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Center for the Middle East News

Bahrain stays the course with Israel
"Bahrain has always had a strong pan-Arab and Islamic current in its domestic politics," Middle East fellow Kristian Coates Ulrichsen told The New Arab, "and the latest protests indicate that the [Arab-Israeli conflict] retains its mobilizing power among Bahraini citizens.”
Oct. 21, 2021, 6:55 a.m.

Fallout: UN ends Yemen war crimes probe
The UN Human Rights Council's decision to end investigations into abuses in Yemen means "any hopes for accountability from all sides for abuses will probably now fall by the wayside, at least from an international perspective,” says Middle East fellow Kristian Coates Ulrichsen. Listen to more of his talk with Oxford University's Elisabeth Kendall here.
Oct. 14, 2021, 1:47 p.m.

UAE anticipates U.S. withdrawal, revamps foreign relations
Amid shifting relations with the United States, the UAE is reestablishing foreign alliances, "trying to diversify," says Middle East fellow Kristian Coates Ulrichsen. "There's a perception now in Abu Dhabi that the UAE can't be fighting fires everywhere." Read more in the Asia Times.
Oct. 5, 2021, 10:38 a.m.

U.S. pulls missile defenses amid Yemen attacks: The Saudi view
"Perceptions matter," Middle East fellow Kristian Coates Ulrichsen told the Associated Press. "From the Saudi point of view, they now see Obama, Trump and Biden — three successive presidents — taking decisions that signify to some extent an abandonment."
Sept. 13, 2021, 6:08 p.m.

Qatar emerges as bridge between Taliban and the West
"Whatever diplomacy is intended will involve Qatar in some way as a facilitator and mediator to keep dialogue open with the political leadership as the world waits to see what type of regime emerges in Kabul,” says Middle East fellow Kristian Coates Ulrichsen. Read more at the Financial Times (subscription required).
Sept. 8, 2021, 8:28 a.m.

Podcast: Where will Afghanistan's refugees go?
The war in Afghanistan may be over, but what of the Afghans who fled the country as the U.S. withdrew its forces? in a podcast for the World Affairs Council, Kelsey Norman, Middle East fellow and director of the Women’s Rights, Human Rights and Refugees Program, describes the U.S. refugee response and recommends ways forward. Read her Baker Institute policy brief on the issue here.
Sept. 7, 2021, 7:21 a.m.

The life and death of Saudi journalist Jamal Khashoggi
In the months before his murder, Khashoggi had "a sense of regret about the direction things were going in, and ... disillusionment, because at the end of the day, he saw himself as a Saudi patriot," Middle East fellow Kristian Coates Ulrichsen told The Independent.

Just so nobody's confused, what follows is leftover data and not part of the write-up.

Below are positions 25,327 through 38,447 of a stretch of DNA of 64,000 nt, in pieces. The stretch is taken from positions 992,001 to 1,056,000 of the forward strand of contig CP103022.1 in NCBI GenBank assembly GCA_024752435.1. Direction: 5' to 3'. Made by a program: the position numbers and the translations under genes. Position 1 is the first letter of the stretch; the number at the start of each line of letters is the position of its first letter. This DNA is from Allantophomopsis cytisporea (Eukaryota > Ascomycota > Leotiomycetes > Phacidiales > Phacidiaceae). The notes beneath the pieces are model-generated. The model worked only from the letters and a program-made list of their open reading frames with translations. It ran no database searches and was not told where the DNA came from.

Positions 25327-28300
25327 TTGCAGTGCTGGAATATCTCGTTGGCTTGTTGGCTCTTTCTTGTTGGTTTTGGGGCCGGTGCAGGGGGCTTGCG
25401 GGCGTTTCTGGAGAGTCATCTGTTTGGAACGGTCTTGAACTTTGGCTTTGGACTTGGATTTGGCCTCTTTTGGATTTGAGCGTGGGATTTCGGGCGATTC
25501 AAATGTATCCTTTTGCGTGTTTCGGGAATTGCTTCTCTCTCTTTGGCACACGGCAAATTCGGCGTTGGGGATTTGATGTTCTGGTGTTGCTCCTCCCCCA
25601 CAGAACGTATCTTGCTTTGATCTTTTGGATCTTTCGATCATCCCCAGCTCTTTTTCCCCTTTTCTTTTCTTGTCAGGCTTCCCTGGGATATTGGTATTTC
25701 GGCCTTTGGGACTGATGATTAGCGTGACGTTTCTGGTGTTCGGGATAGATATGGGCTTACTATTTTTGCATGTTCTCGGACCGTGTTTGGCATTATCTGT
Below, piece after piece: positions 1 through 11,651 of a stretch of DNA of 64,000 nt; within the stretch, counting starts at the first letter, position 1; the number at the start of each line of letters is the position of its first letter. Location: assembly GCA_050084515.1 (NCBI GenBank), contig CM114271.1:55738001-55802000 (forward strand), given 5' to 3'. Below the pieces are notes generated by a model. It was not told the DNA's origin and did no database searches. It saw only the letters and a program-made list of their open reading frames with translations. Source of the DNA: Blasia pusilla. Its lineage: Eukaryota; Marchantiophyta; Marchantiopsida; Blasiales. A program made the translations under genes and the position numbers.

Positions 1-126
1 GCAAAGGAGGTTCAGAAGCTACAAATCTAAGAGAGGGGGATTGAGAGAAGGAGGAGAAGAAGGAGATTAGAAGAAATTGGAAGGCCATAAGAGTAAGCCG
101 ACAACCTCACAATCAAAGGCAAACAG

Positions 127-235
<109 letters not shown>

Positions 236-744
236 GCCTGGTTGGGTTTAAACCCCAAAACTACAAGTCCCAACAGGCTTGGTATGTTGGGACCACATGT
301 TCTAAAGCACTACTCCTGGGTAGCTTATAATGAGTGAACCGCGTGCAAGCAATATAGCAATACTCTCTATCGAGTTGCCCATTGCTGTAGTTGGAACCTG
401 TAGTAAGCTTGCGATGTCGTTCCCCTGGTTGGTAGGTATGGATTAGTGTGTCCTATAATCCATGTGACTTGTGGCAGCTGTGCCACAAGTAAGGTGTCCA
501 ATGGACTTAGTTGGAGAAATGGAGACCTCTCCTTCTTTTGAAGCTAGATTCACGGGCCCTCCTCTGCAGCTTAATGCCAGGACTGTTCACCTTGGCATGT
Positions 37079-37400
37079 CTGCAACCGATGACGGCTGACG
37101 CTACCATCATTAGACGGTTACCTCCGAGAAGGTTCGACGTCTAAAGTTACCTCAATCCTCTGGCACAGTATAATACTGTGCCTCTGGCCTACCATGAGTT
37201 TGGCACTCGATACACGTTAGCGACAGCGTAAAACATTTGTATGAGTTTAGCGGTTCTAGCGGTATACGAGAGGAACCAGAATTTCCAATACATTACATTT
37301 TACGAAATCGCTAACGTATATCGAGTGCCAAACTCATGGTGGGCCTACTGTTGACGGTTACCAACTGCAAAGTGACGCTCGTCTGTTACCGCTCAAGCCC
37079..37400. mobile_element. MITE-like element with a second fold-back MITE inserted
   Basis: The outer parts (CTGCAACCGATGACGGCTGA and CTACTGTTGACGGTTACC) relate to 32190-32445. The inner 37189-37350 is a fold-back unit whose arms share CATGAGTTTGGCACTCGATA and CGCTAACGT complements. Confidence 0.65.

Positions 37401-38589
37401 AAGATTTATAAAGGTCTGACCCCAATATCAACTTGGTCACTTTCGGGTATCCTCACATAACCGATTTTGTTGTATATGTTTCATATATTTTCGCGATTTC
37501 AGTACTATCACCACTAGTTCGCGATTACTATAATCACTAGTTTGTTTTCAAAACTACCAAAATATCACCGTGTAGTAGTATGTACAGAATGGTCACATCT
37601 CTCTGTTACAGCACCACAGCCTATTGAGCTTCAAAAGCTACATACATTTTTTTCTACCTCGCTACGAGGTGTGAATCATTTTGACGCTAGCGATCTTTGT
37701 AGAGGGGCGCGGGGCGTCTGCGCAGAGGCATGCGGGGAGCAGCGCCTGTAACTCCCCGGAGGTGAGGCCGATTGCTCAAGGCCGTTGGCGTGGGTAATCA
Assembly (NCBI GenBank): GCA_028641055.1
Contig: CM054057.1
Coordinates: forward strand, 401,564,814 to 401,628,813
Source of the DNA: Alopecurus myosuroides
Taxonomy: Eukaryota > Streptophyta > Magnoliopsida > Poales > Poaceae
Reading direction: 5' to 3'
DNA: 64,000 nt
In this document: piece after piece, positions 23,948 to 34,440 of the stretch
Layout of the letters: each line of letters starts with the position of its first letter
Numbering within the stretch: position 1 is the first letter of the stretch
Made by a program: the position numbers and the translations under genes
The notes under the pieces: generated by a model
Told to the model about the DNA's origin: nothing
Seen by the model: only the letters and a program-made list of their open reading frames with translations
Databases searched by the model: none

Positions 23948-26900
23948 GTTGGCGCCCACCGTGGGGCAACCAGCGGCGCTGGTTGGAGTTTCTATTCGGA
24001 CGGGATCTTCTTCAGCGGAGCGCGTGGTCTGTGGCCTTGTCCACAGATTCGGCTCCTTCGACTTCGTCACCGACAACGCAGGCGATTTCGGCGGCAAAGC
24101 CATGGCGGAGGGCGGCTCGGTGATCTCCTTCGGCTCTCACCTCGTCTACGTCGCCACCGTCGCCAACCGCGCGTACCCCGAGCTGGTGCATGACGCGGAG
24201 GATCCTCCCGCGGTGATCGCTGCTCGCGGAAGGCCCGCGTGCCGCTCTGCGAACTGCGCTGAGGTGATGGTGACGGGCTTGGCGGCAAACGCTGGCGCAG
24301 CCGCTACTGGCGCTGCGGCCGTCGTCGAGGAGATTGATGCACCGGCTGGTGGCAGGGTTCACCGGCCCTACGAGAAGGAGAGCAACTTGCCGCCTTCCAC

Aug. 26, 2021, 10:24 a.m.

Norman wins Emerging Leaders Policy Prize
Congratulations to Middle East fellow Kelsey Norman, who received the 2021 Emerging Scholars Policy Prize from the Perry World House at the University of Pennsylvania and Foreign Affairs magazine!
Aug. 10, 2021, 12:24 p.m.

Why Iran's hard–line governments endure
Middle East fellow Mohammad Ayatollahi Tabaar is interviewed for a New York Times explainer on the longevity of Iran's hard-line governments — against isolation abroad, internal turmoil veering on civil war and devastating wars. “It’s not despite these crises but actually precisely because of them that the regime survives,” with each episode ending with Iran's most powerful leaders and institutions rallying behind the status quo order, and with challengers sidelined, Tabaar said. Read more at the New York Times.
June 22, 2021, 7:08 a.m.

A smooth transfer of power in Israel?
Seemingly taking a page from the Trump playbook, Israel’s Prime Minister Binyamin Netanyahu has assailed the incoming administration and called the election that defeated him “the scam of the century.” Middle East fellow Gilead Sher says the fact that “no transition [of power] has begun by the prime minister, his staff or most of his ministers, is extremely unusual and counterproductive. What Netanyahu and his [Likud] party members have been saying is shameful." Sher, the former chief of staff to prime minister and defense minister Ehud Barak, said Netanyahu should “not try to cling to power.” Read more at The Media Line.
June 10, 2021, 4:57 p.m.